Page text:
Check your chaturanga 

Chaturanga is such a staple transitional pose in vinyasa practice that it’s easy to overlook the mechanics of what the body is actually doing in the pose.
While attempting chaturanga, many people  compensate for their developing upper body strength by utilizing other areas of the body to achieve the pose. This isn’t ideal, since it’s possible to put unnecessary stress on the shoulder, wrist, or elbow joints.

I’ve practiced a vigorous style of yoga for years, and even I fall prey to misalignment. Recently, I’ve noticed that I haven’t been fully utilizing my shoulder muscles and biceps in chaturanga, and have instead been resting my body weight on my elbows. 


See what I mean? Notice how my elbows are clamped into my sides, and how my shoulders and wrists are at funky angles.

I’ve been bringing more intentionality to my chaturangas by ensuring my elbows stack over my wrists, and that my elbows extend straight back from my shoulders. That means I have a little space between my elbows and sides, and that I engage my biceps a little more.


To check your chaturanga, do the pose in front of a mirror or use your phone to record yourself. First, just watch to get an idea of what your body is doing. Ask yourself a few questions:

Are my shoulders parallel with the floor or is one shoulder dipping down? Are my elbows at a 90-degree angle? Are my elbows extended straight back from my shoulders rather than bowing away from the body like wings or clamping into the side body? Do I need to move to my knees to enter the pose with a healthy form? Are the core muscles engaged from sternum to quadriceps?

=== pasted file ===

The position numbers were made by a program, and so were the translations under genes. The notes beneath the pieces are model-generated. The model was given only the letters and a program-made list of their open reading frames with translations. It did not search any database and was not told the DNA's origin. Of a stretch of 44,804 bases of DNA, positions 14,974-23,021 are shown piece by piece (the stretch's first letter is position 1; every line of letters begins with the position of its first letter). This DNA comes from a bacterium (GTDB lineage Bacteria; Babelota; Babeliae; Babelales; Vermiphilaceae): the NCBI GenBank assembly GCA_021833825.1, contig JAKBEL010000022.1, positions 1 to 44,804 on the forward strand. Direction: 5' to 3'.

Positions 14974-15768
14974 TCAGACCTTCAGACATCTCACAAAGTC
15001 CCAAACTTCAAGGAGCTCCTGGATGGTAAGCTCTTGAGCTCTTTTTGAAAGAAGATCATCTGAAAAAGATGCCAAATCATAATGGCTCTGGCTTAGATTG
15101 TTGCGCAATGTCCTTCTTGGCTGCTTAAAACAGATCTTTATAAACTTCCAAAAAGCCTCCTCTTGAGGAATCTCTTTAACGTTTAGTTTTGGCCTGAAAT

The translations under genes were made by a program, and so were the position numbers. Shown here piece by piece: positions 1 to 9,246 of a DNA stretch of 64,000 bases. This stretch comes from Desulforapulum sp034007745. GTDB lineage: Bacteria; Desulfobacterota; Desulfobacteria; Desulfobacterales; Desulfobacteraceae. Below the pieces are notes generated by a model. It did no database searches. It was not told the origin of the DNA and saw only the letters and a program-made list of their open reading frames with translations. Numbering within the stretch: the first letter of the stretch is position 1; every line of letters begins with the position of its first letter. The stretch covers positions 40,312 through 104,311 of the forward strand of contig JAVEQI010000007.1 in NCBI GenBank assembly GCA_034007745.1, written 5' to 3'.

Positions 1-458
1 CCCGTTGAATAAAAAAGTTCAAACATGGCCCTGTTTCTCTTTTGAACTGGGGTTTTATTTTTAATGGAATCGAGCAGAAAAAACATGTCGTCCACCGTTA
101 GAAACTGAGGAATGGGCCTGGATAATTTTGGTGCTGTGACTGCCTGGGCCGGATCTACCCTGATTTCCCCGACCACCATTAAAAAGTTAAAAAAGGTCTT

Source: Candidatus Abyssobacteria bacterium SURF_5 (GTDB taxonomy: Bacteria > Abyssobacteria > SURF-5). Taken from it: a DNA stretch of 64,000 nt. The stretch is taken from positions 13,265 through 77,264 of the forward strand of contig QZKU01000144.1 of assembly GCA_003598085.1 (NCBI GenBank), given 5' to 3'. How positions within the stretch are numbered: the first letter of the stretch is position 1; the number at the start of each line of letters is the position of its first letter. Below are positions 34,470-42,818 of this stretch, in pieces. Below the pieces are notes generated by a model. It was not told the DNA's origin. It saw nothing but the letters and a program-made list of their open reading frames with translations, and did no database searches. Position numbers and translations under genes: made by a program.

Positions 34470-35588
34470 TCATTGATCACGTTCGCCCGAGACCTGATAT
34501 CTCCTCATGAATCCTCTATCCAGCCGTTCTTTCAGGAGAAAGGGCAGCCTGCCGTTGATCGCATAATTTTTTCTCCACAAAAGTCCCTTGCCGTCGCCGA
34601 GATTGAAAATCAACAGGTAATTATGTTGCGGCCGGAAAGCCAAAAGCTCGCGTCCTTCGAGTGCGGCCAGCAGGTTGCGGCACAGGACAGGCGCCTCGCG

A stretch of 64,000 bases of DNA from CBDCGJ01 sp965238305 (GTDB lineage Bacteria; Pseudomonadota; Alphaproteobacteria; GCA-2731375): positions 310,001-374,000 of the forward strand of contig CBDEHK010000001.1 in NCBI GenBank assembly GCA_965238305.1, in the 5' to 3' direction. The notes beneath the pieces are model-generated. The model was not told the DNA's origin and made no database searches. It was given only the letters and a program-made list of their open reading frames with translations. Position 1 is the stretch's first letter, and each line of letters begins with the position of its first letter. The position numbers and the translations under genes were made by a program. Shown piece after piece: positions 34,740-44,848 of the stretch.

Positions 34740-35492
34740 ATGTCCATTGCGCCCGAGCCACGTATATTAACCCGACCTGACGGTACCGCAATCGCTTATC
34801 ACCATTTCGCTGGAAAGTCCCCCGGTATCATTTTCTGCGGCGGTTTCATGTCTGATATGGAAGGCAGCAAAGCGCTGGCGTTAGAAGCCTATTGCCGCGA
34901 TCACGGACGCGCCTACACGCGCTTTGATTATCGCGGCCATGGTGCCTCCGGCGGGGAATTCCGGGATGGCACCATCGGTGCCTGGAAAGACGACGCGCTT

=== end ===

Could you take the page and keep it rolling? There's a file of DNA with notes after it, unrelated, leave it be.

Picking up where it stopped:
Now, come to your belly and place your hands by your sides at your low ribs, fingertips facing the same direction as your face. Press up into chaturanga, using your knees if necessary to assist. Reassess your alignment using the questions above. Next, think about how you feel. If you’re fatigued and too tired to approach the pose with intentional alignment, use your knees to aid yourself, or skip the pose altogether. It’s much better to modify or skip the pose than to force yourself into it with harmful alignment. 

The more I advance in my practice, the more I actually modify or skip chaturanga. This allows me to conserve energy for later in class and to pace myself through class without getting so fatigued that my form gets sloppy. It took me a while to be okay with skipping a chaturanga or two (or five) during class. But ultimately, I learned to approach my practice with awareness and listen for my body’s physical cues urging me to push harder or pull back.

As you check in with your chaturanga — or any part of your practice, for that matter — may you find strength, balance, and awareness. Namaste!

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